Interpreters have worked honorably alongside U.S. troops and diplomats in Afghanistan and Iraq for more than a decade. Without their help and local knowledge, our missions would undoubtedly be more difficult and more dangerous.
These colleagues have served our country -- and theirs -- with distinction. Their bravery has saved American lives. Yet because of their work on our behalf, some of them face threats.
Consistent with our tremendous gratitude to this community, the Obama administration strongly supports the Special Immigrant Visa (SIV) program, which allows us to bring eligible individuals and their family members to safety here inside the United States.
Last month, President Obama signed legislation continuing the Iraqi SIV program until the end of the year, and we are working to extend both the Iraq and Afghanistan visa programs even further.
We have also made important improvements to the SIV application process, which are showing positive results. Following an increase in resources to improve efficiency over the last year, nearly 1,600 Afghans and their family members received Special Immigrant Visas.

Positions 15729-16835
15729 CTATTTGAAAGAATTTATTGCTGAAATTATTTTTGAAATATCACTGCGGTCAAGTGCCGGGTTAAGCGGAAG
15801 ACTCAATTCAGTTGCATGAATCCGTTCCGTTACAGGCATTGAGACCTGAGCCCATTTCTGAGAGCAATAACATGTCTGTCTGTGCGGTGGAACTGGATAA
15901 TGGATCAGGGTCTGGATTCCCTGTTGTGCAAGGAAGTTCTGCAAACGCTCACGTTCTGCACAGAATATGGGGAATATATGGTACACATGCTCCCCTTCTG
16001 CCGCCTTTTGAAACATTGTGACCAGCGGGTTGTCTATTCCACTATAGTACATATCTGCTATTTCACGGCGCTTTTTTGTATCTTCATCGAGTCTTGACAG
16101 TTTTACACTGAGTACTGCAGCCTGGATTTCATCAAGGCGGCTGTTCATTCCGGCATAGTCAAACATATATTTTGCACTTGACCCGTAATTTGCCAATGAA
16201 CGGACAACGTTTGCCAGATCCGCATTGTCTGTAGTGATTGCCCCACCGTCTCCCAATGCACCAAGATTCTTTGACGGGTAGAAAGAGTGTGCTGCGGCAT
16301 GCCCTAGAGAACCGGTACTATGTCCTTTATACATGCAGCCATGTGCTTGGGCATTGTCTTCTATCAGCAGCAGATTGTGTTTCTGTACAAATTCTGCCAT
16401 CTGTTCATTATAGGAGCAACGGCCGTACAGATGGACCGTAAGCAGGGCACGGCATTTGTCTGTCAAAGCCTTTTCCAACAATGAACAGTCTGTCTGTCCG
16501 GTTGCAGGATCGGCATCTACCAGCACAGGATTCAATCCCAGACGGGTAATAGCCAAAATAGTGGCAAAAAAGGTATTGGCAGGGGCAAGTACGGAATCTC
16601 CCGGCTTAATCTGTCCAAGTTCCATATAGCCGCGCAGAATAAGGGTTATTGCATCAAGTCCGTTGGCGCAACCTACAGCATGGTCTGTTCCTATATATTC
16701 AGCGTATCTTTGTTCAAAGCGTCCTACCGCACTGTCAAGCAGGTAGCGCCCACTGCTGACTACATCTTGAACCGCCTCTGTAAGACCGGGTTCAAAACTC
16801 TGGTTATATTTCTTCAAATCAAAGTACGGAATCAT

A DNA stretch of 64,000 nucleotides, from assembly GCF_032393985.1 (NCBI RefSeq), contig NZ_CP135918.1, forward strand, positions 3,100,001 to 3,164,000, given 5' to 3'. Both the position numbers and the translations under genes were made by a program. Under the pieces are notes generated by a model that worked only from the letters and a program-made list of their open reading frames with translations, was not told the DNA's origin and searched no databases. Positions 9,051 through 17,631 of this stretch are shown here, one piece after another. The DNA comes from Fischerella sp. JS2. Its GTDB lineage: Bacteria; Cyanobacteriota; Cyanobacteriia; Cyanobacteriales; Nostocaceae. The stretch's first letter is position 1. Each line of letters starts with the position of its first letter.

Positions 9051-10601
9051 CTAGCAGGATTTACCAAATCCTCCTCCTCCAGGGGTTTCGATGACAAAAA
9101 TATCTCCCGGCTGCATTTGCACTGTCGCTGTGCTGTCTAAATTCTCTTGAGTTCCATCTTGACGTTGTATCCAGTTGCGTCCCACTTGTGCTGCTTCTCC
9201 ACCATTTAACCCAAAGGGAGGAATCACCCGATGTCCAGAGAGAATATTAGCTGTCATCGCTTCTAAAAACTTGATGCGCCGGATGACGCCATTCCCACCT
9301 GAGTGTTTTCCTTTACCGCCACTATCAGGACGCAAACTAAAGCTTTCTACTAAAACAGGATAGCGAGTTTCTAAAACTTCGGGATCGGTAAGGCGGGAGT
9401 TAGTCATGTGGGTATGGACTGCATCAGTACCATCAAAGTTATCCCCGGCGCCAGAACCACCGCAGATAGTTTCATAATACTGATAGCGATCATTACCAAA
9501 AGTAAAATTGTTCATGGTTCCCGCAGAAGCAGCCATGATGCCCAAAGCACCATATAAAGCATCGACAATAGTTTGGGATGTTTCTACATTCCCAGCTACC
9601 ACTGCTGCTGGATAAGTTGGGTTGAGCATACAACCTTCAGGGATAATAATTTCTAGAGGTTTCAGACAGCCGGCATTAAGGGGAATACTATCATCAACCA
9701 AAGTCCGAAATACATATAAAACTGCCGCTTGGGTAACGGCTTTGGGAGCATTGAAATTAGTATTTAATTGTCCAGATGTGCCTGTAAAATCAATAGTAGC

This is the largest number since the program began and a tenfold increase from the previous year. Nearly 3,600 visas were issued for Iraqi interpreters, other staff, and family members in the same period, bringing the total to nearly 15,000 since 2007.
We know that every SIV issued represents an opportunity to begin a new life here in the United States, and we will continue our efforts to improve the multi-agency process. At the same time, we must continue to follow procedures that are vital to our security.
Just as we have an obligation to help those who helped us, we have a responsibility to the American people to ensure that special visa recipients -- like all those who enter the U.S.A. -- do not pose a threat.
The State Department, and the other departments and agencies, have the highest respect for the men and women who take enormous risks in helping our troops and diplomats. We are committed to helping all those who are eligible for as long as we have congressional authority to do so, in a secure and responsible manner.
We owe them, and the American people, nothing less.
About the Author: Patrick F. Kennedy serves as the Under Secretary of State for Management.
Editor's Note: This entry originally appeared as an opinion piece for USA Today.